A new banking trojan, called Origami, is being used to attack bank customers in Russia and Ukraine, according to Joe Stewart, director of malware research at SecureWorks Counter Threat Unit.
The attacks on Russian and Ukrainian bank customers is a switch for bank trojans, which tend to originate in Russia and Ukraine and attack Western targets.
At the DLP Russian 2010 conference in Moscow this week, Stewart explained that there had been an “unspoken rule” among Russian trojan developers not to infect Russian computers. But times are changing.
Stewart said that the Origami trojan currently has limited distribution, but it is a “highly capable credential-stealing trojan”.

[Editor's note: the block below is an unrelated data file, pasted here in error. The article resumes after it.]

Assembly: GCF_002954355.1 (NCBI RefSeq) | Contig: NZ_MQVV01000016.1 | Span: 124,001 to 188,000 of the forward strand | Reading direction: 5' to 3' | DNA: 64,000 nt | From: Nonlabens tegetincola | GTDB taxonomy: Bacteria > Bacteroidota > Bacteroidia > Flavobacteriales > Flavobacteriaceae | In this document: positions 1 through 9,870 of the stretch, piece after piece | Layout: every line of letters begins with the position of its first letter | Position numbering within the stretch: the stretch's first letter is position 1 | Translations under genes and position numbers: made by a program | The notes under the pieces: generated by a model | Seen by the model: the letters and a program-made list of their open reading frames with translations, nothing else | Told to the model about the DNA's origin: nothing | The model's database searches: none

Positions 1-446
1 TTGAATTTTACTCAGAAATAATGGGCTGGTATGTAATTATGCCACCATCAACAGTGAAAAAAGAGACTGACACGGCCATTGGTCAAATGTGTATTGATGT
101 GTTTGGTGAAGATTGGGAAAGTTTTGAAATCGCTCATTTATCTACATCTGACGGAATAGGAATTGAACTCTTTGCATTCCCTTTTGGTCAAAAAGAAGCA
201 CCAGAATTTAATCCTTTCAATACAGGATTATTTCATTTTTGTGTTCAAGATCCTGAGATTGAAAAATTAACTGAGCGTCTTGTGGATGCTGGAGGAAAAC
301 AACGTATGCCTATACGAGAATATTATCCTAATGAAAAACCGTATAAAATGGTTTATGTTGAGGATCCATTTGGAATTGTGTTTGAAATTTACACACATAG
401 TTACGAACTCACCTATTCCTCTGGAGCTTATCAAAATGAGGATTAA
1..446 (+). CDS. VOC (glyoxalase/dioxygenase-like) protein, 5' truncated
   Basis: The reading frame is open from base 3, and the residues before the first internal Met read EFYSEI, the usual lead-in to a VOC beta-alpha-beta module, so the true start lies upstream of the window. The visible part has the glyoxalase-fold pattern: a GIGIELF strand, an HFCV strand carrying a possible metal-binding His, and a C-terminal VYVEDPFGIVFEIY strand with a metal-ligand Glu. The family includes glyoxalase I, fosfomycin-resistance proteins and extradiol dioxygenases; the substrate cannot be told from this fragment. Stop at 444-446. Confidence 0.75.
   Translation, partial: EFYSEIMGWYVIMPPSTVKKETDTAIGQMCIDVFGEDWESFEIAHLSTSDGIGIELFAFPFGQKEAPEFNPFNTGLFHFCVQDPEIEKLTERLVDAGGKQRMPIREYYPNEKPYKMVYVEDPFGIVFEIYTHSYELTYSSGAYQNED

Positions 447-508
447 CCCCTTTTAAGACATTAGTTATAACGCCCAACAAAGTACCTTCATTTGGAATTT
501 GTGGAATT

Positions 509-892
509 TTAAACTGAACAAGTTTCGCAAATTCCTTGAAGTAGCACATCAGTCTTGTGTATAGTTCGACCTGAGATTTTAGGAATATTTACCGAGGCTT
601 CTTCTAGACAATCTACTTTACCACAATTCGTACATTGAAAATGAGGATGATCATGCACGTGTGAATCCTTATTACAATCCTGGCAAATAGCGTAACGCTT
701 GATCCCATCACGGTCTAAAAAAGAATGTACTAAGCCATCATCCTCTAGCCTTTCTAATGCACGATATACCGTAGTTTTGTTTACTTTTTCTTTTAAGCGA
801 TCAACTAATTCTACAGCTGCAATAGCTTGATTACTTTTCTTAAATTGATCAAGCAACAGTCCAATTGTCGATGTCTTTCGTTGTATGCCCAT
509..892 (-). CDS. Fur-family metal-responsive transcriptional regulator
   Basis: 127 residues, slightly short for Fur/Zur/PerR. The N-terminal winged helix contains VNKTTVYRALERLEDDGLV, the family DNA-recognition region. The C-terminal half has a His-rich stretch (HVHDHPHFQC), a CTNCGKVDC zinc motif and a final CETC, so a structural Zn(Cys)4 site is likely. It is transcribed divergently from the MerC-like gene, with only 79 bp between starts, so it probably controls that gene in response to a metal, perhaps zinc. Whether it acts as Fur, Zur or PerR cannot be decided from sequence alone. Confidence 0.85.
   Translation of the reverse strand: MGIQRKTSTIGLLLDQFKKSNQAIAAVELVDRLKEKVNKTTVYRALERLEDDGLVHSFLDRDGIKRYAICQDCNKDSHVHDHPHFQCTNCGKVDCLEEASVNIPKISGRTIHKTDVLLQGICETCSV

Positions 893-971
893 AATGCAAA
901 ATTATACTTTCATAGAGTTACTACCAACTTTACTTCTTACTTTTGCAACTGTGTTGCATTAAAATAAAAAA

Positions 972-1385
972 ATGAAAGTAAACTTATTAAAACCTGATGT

The SecureWorks researcher supplied a “heat map” of Origami trojan infections. Most of the infections were centered around the Russian capital of Moscow and the Ukrainian capital of Kiev, but there were also concentrations in eastern Ukraine, as well as Belarus, Lithuania, Moldova, and Germany.
Stewart explained that anti-virus software is only 20% effective against a credential-stealing trojan like Origami. He recommended a “layered defense”, which includes patch management, commercial anti-virus software, network firewall with strict egress policies, web proxy with scanning/blocking capability, network intrusion prevention system (IPS) with malware ruleset, host-based IPS/firewalls, and executable whitelisting.
On the policy side, he recommended more global cooperation against trojans and other cybercrime, including cooperation between law enforcement agencies around the world and between law enforcement and private companies.